Higher Education: Language imperialism in name of inclusion – FF Plus

Wynand Boshoff says Minister's argument is founded on premise that every campus must be representative of country's population

Higher Education policy is nothing but language imperialism in the name of inclusion 

16 October 2019

In response to a written question by the FF Plus, the Minister of Higher Education, Dr Blade Nzimande, stated that universities have moved away from institutions and campuses that use only Afrikaans.

According to Nzimande, the Constitutional Court found that this move is in line with the Constitution and although the government does not implement language policies at institutions, it does support it. He added, furthermore, that institutions may not implement language policies that hinder students' access and success and he also warned private higher education institutions that it also applies to them.

This response confirms the policy that has been gradually implemented over the last few years that excludes Afrikaans as an academic language.

The Minister's argument is founded on the premise that every campus and every institution for higher education must be representative of the country's population. So, if only ten percent of the country's population speak Afrikaans, then it means that Afrikaans-speaking students will always comprise just a small minority on every campus and that they will not be able to use their language on an academic level.

While the Minister is claiming that Afrikaans is being misused as an excuse for exclusion, he is misusing the principle of inclusion as an excuse to exclude Afrikaans.

Ironically enough, with this statement Dr Nzimande sides himself with fascist leaders like Mussolini of Italy and Franco of Spain who also oppressed and disregarded minority languages. In stark contrast, even Stalin of the Soviet Union recognised the cultural diversity within his country's borders.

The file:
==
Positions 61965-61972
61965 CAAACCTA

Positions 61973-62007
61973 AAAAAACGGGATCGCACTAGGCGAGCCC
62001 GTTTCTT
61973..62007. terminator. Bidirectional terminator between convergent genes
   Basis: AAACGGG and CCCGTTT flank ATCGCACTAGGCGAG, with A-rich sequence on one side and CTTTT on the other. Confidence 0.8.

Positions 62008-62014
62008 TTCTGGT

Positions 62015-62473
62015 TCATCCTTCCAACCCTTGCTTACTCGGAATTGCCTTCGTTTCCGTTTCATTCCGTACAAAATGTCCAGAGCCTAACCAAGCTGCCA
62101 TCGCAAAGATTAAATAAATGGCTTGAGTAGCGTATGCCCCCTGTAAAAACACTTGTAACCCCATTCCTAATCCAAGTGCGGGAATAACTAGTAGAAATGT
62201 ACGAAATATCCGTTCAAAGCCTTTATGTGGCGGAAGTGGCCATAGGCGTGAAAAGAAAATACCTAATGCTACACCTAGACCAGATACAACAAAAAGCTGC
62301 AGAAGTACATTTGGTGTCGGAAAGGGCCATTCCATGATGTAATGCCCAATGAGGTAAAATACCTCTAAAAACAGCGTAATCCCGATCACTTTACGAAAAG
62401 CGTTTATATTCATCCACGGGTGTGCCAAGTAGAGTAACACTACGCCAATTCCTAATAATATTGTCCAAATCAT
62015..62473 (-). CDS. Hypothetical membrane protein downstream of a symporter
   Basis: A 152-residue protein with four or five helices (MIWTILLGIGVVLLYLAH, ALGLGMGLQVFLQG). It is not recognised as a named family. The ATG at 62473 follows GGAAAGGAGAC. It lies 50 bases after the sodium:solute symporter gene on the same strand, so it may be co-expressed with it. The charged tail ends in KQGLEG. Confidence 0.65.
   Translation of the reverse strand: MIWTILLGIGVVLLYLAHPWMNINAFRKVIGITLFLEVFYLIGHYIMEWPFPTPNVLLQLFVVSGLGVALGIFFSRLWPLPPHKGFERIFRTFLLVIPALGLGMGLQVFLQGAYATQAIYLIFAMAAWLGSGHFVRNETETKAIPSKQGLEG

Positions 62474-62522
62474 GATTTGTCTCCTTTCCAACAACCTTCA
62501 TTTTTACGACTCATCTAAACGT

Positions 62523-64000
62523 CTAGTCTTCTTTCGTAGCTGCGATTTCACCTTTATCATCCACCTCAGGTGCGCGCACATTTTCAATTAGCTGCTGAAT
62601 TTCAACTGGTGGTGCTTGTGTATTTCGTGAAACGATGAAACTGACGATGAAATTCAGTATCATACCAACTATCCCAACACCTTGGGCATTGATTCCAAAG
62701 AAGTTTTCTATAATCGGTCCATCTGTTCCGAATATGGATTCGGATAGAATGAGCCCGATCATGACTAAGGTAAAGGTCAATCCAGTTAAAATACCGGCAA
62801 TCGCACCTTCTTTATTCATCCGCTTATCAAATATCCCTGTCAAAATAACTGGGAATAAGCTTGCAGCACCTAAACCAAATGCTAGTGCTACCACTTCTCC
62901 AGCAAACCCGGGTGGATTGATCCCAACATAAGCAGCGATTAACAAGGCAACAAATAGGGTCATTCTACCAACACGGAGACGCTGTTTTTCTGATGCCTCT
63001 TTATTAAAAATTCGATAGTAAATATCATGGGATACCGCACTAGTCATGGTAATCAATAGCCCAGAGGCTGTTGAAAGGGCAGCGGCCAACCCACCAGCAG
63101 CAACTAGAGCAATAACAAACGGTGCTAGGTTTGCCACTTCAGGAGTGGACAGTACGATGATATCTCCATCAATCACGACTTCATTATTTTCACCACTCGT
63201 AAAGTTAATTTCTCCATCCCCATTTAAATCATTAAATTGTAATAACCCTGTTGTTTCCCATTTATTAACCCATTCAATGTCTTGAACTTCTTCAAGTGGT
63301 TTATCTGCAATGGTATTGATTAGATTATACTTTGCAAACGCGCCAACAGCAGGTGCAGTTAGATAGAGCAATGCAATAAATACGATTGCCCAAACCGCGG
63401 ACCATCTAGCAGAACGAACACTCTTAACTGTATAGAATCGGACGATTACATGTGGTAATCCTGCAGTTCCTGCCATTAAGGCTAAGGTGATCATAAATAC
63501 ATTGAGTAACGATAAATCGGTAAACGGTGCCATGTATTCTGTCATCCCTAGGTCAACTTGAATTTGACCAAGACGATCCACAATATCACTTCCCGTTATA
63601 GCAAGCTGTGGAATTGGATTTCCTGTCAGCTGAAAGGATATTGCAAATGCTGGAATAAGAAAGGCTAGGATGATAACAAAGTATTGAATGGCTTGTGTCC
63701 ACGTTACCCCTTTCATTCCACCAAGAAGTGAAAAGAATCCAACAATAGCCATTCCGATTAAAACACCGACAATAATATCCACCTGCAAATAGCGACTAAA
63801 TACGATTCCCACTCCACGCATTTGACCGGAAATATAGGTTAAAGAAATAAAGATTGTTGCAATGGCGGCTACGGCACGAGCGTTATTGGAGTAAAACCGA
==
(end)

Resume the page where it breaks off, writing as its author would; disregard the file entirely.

Throughout the world's history, countries approached cultural diversity in either one of two ways: disregard or recognition. Disregard leads to frustration, exclusion and even civil wars, while proper recognition can defuse these very situations.

One of the best examples of this is when the war-torn Ethiopia became a peaceful country when it converted from a unitary state to a cultural federation in the 90s.

In reality, the government's higher education policy proves that the ANC has breached the 1994 agreement. That agreement guaranteed property rights for those who gave up power and it promised that individual rights would make cultural rights superfluous. Currently, however, expropriation without compensation is government policy and individual rights are gradually being used to make cultural rights an impossibility.

The biggest irony of it all is that Afrikaans was developed to the highest level in the twentieth century specifically for the sake of inclusivity. English was the only academic language and it excluded a large part of the Afrikaans-speaking community, but they were able to get access by means of their own language. It goes without saying that English as a worldwide academic language continuously played a significant role at Afrikaans universities.

Instead of developing other African languages to ensure access for the speakers of those languages as well, the ANC government is using the false argument that all exclusion is Afrikaans's fault. In this way the government is reinforcing exclusion, while it could have used the experience that Afrikaans as language has to benefit all South Africans.

Issued by Wynand Boshoff, FF Plus MP and chief spokesperson: Higher Education, 16 October 2019